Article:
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Which one is better - opacity, rgba(), or something else? To blur the background-element

Maybe you had a lot of hard times like I had, trying to blur the background element without affecting its inner contents such as child elements, text, borders, etc.

In my case, as the first thought, I turned to the opacity to do the job.

And the next moment, I got a weird result and thought about another option.

Which was rgba() and, it worked for me.

But, it's not the problem. If the alpha value of rgba() can do the job, why do we need the opacity in any way?

It seems there are some questions to be solved, right?

So let's dig into the details.

We have a blue color inner element and orange color background element like below.

blurred-background-original

And, we want the background element to be blurred, like below.

blurred-background-using-rgba()

To get that output, we can try the following options.

  1. Using two separate elements
  2. Using opacity for the parent element
  3. Using rgba() for the parent element
  4. Changing visibility to hidden or color to transparent (to completely hide the background element)

Let's try these options one by one to achieve our requirements.

1. Using two separate elements

Here, we have two separate div called outside-div and inside-div


<body>

 <div id="outside-div"></div>
 <div id="inside-div"></div>

</body>

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In the CSS, before doing anything, let's center everything on the screen in the first place.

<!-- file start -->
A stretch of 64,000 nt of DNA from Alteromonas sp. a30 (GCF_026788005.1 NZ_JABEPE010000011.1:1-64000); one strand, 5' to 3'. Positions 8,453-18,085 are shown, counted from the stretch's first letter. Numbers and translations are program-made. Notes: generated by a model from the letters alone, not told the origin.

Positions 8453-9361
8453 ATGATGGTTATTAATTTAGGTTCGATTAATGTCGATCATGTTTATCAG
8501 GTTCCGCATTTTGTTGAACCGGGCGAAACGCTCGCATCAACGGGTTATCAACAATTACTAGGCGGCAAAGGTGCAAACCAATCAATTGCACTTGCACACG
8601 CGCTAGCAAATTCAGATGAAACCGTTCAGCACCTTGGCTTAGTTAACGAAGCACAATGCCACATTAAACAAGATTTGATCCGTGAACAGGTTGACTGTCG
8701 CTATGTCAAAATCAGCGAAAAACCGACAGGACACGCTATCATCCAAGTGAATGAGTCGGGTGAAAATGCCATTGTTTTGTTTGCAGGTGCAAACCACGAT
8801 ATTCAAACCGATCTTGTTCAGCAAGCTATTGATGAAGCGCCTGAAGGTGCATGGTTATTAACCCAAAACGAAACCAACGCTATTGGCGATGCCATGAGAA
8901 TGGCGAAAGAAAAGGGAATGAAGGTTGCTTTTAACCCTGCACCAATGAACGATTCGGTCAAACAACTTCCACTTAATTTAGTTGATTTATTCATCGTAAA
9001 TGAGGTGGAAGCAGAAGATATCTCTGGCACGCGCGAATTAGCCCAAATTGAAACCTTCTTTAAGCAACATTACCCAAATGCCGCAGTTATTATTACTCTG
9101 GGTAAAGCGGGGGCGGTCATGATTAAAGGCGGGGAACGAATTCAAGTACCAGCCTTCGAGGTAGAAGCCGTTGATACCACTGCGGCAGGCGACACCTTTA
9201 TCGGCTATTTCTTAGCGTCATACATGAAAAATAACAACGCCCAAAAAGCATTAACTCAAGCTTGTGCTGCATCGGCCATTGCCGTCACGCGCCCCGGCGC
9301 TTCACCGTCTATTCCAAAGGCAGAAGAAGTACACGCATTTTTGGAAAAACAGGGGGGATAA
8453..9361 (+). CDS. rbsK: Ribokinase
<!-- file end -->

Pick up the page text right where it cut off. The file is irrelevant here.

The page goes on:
Here, we use flexbox to do the job.


body {
 display: flex;
 justify-content: center;
 align-items: center;
}

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Then, give some width, height and background-color to the outside-div and inside-div.


#outside-div {
 width: 400px;
 height: 400px;
 background: rgb(255, 165, 0);
}


#inside-div {
 width: 200px;
 height: 200px;
 background: rgb(0, 0, 255);
}

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And, to drag both div a bit down from the top of the screen, we can use position: absolute and top: 25% for both elements.


#outside-div {
 position: absolute;
 top: 25%;
}


#inside-div {
 position: absolute;
 top: 25%;
}

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Next, we have to center the inside-div inside the outside-div.

To do that, we can set the margin-top value like below.

margin-top for the innermost div = ((height of outermost div) - (height of innermost div))/ 2


#inside-div {
 margin-top: 100px;
}

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Now, set the opacity as 0.3 of the outside-div.


#outside-div { 
 opacity: 0.3; 
}

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And, here is our complete CSS code.


* {
 box-sizing: border-box;
 margin: 0;
 padding: 0;
}

body {
 display: flex;
 justify-content: center;
 align-items: center;
}

#outside-div {
 position: absolute;
 top: 25%;
 width: 400px;
 height: 400px;
 background: rgb(255, 165, 0);
 opacity: 0.3; 
}


#inside-div {
 position: absolute;
 width: 200px;
 height: 200px;
 top: 25%;
 margin-top: 100px;
 background: rgb(0, 0, 255);
}

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Oh, it works!

Finally, we're finished with solving the problem!

But hold on, why are we only using two separate elements?

Is there any luck with parent and child elements, or maybe, an element with its pseudo (:before or :after) element instead, where we should have to use them?